• Trust sells off land despite “reservations around land valuations”
  • Trust leaders said deal was value for money and would improve facilities for patients
  • Homes England plans to build 326 homes on the sites

Cambridgeshire and Peterborough Foundation Trust has completed a £20m sale of two of its sites to a housing quango, which plans to build 326 new homes on the land.

The sale to government housing delivery agency Homes England was agreed despite “reservations around the land valuations” being raised by the trust’s business and performance committee, according to minutes of its March board meeting.

The value for money case was, however, “protected to some extent by [an] uplift model”, which entitled the trust to a percentage of any future uplift in value of the land, committee members said, according to the minutes.

The sale contributed to the trust delivering a £12.2m surplus in 2017-18 against its £2.2m control total. It will receive £11.5m of sustainability and transformation funding after meeting its control total, although the trust confirmed to HSJ it would have met the target without the land sale.

A trust spokesman told HSJ: “The sales generated a profit on disposal of £9.6m, which falls within the control total calculations, and an impairment adjustment of £9.2m that falls outside of the control total calculations.”

The figures are still subject to agreement and sign-off by the trust’s auditors, he said.

The sites, the Ida Darwin unit in Cambridge, and the Gloucester Centre in Peterborough, will initially be leased back by the trust while it completes the relocation of the children’s inpatient services and corporate teams based on the sites, a process which has already begun.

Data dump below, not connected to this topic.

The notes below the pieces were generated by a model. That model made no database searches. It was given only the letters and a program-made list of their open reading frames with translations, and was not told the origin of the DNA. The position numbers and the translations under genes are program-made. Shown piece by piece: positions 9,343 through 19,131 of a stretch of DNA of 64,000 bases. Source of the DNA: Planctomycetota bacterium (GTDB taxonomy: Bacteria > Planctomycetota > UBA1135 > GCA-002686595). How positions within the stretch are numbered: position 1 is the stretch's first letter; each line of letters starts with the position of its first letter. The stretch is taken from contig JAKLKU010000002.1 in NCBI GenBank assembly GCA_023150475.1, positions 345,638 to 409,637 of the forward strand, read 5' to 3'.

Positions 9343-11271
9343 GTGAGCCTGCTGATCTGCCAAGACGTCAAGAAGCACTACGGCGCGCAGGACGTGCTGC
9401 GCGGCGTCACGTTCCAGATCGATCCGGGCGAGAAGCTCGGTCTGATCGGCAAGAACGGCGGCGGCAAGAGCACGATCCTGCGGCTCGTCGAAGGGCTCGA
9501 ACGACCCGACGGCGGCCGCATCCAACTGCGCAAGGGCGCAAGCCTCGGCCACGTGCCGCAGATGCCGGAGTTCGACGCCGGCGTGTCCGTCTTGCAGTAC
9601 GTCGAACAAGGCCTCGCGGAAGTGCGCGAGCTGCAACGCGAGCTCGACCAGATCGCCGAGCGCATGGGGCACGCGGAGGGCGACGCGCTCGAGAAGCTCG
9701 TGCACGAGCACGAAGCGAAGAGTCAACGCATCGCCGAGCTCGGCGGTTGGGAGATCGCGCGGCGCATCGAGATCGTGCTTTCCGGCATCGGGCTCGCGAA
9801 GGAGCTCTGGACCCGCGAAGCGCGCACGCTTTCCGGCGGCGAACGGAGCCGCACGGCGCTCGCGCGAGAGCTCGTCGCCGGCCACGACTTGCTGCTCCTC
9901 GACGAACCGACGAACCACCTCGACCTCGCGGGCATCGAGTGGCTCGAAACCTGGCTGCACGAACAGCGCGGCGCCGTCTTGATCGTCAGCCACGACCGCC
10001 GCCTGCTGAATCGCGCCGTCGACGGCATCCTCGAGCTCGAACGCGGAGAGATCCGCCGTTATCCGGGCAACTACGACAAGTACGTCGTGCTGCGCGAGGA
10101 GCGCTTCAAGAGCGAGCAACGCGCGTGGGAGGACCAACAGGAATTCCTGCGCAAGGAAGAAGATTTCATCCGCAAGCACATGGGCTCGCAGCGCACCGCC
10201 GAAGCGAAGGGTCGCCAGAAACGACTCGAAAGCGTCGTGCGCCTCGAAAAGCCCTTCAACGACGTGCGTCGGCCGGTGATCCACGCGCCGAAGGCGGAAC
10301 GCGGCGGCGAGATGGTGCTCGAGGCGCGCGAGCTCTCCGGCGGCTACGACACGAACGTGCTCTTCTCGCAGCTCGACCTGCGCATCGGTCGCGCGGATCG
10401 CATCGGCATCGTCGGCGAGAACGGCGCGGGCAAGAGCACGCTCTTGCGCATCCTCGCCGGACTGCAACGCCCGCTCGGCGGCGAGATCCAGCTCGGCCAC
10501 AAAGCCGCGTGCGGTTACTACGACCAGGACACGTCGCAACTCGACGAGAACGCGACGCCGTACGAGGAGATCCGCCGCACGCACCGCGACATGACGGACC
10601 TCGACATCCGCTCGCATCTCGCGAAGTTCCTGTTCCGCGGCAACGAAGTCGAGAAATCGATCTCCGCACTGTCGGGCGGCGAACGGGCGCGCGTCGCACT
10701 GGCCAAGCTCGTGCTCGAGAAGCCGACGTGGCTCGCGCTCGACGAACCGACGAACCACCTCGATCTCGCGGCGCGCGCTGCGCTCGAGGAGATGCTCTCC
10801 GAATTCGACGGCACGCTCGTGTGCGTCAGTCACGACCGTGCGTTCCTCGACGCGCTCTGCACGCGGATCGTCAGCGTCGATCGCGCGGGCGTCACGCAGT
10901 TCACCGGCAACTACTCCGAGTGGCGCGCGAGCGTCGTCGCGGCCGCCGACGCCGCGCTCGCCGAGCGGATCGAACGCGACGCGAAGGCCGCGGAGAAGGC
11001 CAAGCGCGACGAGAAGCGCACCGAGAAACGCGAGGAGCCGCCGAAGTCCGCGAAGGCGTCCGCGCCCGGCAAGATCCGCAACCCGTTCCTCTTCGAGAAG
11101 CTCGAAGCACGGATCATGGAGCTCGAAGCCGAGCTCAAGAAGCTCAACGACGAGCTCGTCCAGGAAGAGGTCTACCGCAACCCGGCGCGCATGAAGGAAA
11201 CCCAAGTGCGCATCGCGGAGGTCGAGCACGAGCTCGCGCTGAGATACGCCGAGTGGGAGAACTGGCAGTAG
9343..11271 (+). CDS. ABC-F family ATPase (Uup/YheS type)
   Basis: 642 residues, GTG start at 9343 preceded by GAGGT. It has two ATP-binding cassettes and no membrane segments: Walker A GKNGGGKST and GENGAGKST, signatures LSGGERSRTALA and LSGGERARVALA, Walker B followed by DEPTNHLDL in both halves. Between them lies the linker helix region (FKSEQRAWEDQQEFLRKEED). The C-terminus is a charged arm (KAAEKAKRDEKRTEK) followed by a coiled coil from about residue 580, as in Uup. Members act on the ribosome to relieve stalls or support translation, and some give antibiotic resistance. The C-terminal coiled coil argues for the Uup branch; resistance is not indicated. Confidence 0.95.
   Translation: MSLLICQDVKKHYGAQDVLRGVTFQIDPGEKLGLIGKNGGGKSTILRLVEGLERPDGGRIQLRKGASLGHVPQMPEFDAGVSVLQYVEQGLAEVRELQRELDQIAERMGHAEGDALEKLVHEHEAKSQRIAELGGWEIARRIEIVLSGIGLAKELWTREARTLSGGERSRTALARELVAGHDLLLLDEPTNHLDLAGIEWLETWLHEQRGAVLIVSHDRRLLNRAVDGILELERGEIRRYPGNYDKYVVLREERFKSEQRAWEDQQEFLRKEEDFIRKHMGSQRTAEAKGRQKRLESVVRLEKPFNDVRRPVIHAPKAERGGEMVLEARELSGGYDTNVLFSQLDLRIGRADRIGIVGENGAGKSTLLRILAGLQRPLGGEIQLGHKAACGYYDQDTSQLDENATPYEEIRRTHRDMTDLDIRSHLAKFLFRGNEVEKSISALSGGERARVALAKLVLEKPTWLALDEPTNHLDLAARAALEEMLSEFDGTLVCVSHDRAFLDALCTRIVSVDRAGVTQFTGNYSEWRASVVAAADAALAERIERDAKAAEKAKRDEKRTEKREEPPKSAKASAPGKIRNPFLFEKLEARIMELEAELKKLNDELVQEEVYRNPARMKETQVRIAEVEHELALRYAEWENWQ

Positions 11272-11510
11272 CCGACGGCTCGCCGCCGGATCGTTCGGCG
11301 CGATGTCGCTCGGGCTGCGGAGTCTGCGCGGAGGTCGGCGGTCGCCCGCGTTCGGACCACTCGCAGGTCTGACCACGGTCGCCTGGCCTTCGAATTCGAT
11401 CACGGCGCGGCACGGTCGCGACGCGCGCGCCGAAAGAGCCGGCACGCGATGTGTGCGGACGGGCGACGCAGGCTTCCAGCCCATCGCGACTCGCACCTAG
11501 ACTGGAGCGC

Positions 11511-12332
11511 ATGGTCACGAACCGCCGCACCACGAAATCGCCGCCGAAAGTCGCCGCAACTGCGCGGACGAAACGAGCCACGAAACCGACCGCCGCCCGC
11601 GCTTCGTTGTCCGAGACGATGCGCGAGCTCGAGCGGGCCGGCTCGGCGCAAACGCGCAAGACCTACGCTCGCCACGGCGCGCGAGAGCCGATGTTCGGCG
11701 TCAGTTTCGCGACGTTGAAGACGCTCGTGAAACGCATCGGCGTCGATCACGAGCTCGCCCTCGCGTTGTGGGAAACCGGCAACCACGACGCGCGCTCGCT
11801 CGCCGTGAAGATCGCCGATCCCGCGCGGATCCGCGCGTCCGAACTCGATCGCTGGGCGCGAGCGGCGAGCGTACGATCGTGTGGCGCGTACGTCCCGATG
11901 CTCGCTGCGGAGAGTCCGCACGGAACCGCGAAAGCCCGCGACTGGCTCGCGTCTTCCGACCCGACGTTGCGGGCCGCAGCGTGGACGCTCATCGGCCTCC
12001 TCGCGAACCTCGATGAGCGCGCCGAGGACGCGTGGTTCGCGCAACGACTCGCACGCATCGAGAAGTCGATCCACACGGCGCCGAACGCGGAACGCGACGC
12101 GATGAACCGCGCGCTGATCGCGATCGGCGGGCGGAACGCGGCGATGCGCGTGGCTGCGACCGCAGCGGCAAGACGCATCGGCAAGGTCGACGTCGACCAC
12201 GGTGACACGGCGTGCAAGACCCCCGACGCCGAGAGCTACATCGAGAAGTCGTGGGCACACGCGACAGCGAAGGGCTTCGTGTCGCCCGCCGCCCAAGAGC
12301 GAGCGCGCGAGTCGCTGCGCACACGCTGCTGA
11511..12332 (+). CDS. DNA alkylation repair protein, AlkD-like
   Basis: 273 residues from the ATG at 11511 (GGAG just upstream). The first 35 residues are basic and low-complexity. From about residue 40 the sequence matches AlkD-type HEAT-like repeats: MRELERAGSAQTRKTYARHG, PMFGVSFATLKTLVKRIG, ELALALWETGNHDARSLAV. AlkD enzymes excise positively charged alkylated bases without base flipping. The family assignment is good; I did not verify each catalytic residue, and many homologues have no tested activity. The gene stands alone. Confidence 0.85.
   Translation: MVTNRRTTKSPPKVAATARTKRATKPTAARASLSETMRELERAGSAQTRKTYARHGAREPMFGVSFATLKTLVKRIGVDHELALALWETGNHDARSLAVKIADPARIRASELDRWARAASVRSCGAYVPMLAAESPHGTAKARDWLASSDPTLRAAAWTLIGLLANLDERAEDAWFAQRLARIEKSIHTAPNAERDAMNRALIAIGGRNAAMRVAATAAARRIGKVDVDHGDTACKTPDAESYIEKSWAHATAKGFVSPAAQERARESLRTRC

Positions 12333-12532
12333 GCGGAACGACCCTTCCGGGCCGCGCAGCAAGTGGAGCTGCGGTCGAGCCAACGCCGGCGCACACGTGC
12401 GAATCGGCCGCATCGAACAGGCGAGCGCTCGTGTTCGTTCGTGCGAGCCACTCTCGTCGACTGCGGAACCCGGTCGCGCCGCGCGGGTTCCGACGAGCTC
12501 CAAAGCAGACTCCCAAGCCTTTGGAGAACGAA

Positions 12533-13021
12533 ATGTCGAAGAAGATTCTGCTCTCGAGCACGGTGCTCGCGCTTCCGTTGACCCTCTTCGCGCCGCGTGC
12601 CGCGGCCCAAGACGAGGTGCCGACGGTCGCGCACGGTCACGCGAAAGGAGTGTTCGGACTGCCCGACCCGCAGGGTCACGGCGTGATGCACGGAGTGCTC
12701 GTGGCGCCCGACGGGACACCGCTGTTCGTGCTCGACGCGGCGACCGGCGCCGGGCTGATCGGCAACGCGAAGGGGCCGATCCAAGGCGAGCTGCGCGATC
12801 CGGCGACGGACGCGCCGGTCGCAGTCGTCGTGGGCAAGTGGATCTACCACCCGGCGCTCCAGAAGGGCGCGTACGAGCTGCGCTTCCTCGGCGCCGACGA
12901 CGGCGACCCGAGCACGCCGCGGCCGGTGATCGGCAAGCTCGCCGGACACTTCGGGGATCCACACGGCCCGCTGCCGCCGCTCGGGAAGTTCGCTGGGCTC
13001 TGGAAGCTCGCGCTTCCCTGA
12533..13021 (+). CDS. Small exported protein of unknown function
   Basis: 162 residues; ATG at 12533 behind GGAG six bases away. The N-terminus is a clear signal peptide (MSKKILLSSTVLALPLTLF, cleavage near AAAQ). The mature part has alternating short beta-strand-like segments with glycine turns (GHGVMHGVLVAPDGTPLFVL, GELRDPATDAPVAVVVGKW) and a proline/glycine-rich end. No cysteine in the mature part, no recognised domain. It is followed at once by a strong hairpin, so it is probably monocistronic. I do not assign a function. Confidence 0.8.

The trust said the sale fitted with plans set out in Sir Robert Naylor’s review published in March 2017, which made recommendations on how to best reform the health service’s estate.

One was to build thousands of affordable homes on surplus NHS land and give NHS staff first refusal on up to 3,000 of these.

Trust finance director Scott Haldane said the quick sale would allow the trust to “find better accommodation for our services to ensure we continue to provide the best possible care for our patients”.

A trust statement added: “The majority of the services based on the Ida Darwin site have already relocated as part of an earlier planned withdrawal from the site, and the rest of the site will be vacated in two further phases.

“Phase two will take place by September 2018 and will include the relocation of the remaining corporate teams based on the site to new premises. 

“Phase three will take place within the next five years and will include moving the three children’s mental health inpatient units (the Croft, Phoenix and Darwin Centre) and the trust’s conference centre.”

Homes England director of land Stephen Kinsella said: “This site is an excellent example of Homes England’s commitment to bringing public land back into use for new homes. We’re really excited by the potential for 326 new homes across these two sites and look forward to seeing the plans progress.”